But I was convinced that Judge Sotomayor was too obvious a choice.  Obama has picked surprising people to fill his cabinet posts (people are STILL surprised that he picked his arch-rival Hillary Clinton to become Secretary of State!) and, althought he has sought major diversity, has never picked just to have an affirmative action choice.  I thought he certainly wanted someone who was NOT an appellate judge, but a working politician.  So, I thought Gov. Jennifer Granholm (D-MI) of Michigan had  the inside track.  Also, despite the screams of the right, Judge Sotomayor is fairly centrist–not much more liberal  than Justice Souter whom she’d be replacing, and so I thought Obama would save her for replacing a conservative–that he would pick a strong liberal to replace Souter.

I was wrong.  Judge Sotomayor is the nominee. Obama wants her confirmed before the August recess of Congress, so that she will be ready to go when the SCOTUS begins its fall term on the first Monday in October.  I think the GOP will try to drag it out to September, but I don’t think they have the votes to block her confirmation.  She was nominated first for the federal bench by Pres. George H. W. Bush and then elevated to the 2nd Circuit Court of Appeals by Pres. Bill Clinton. So, Judge Sotomayor has twice been confirmed by the senate already.  Seven (7) Republican senators voted for her confirmation in ’97.  So, it will be hard to keep her off the Supreme Court.  But the Right is already trying.  The confirmation hearings will be nasty.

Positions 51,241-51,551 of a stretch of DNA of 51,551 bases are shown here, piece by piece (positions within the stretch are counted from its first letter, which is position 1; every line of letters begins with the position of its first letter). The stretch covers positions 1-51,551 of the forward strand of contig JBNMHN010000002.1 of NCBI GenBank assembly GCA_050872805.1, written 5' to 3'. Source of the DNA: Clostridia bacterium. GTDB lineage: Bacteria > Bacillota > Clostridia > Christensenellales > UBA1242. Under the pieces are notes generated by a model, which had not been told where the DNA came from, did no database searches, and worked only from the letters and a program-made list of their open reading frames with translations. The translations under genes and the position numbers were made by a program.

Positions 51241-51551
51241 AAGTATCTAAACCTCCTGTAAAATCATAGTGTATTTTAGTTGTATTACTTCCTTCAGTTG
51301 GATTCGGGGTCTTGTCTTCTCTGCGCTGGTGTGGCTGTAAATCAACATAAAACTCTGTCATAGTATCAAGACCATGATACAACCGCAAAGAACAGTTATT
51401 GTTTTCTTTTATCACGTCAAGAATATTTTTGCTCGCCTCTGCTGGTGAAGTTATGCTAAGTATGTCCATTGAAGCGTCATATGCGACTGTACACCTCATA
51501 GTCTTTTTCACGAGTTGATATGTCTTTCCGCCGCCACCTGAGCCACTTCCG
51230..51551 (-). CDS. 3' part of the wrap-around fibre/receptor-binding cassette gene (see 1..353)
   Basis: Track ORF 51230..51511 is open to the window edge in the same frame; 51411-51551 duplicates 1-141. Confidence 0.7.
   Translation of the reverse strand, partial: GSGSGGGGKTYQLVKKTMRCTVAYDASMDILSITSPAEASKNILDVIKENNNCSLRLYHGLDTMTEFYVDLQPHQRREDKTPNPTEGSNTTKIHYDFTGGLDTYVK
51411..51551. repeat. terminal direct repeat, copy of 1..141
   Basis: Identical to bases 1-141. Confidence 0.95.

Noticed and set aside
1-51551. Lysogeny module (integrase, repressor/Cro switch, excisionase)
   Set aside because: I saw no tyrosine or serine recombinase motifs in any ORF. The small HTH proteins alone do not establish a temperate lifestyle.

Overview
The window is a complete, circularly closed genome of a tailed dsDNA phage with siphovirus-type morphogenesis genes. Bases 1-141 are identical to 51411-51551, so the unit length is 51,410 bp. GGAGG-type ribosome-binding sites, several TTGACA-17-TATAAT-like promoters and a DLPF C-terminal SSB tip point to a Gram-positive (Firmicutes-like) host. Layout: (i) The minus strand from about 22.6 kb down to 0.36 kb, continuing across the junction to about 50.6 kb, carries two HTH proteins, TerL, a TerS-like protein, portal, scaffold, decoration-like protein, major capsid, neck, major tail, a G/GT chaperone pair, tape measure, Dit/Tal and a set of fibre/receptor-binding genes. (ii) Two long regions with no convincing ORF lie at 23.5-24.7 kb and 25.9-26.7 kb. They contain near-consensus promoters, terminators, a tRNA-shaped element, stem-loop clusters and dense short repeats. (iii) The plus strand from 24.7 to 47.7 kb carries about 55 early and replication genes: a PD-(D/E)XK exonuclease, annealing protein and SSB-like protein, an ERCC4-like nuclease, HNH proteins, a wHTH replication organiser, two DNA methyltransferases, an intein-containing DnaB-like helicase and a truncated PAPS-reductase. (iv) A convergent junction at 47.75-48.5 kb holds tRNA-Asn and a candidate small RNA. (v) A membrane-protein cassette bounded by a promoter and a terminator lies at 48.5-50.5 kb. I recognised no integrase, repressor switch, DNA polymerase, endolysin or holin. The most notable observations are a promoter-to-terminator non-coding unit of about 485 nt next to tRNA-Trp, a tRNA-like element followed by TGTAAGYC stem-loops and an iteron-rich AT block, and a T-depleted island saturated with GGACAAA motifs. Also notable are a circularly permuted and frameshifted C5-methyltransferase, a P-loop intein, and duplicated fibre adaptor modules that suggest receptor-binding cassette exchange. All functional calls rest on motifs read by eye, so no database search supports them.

My one real concern is that with Sotomayor, 6 of the 9 SCOTUS justices will be Catholic.  The remaining 3 will be two Jews and one Protestant (John Paul Stevens, the oldest Justice serving).  In a country where Protestants are still a plurality, if no longer a strict majority, this is a very Catholic-dominated court.  There are 11 Catholics who have been on the SCOTUS in U.S. history–and 5 of those 11 are still serving.  This worries me some on church-state issues where Catholics have tended to support positions that I would consider violations of the 1st Amendment’s ban on all laws “respecting an establishment of religion.”  I haven’t seen an analysis of Judge Sotomayor’s church–state decisions but would like to do so. 

Obama is likely to have 1-2 more Supreme Court picks this term and, if he is reelected, at least 1 more pick in his 2nd term.  I hope the others are more liberal and are not Catholic.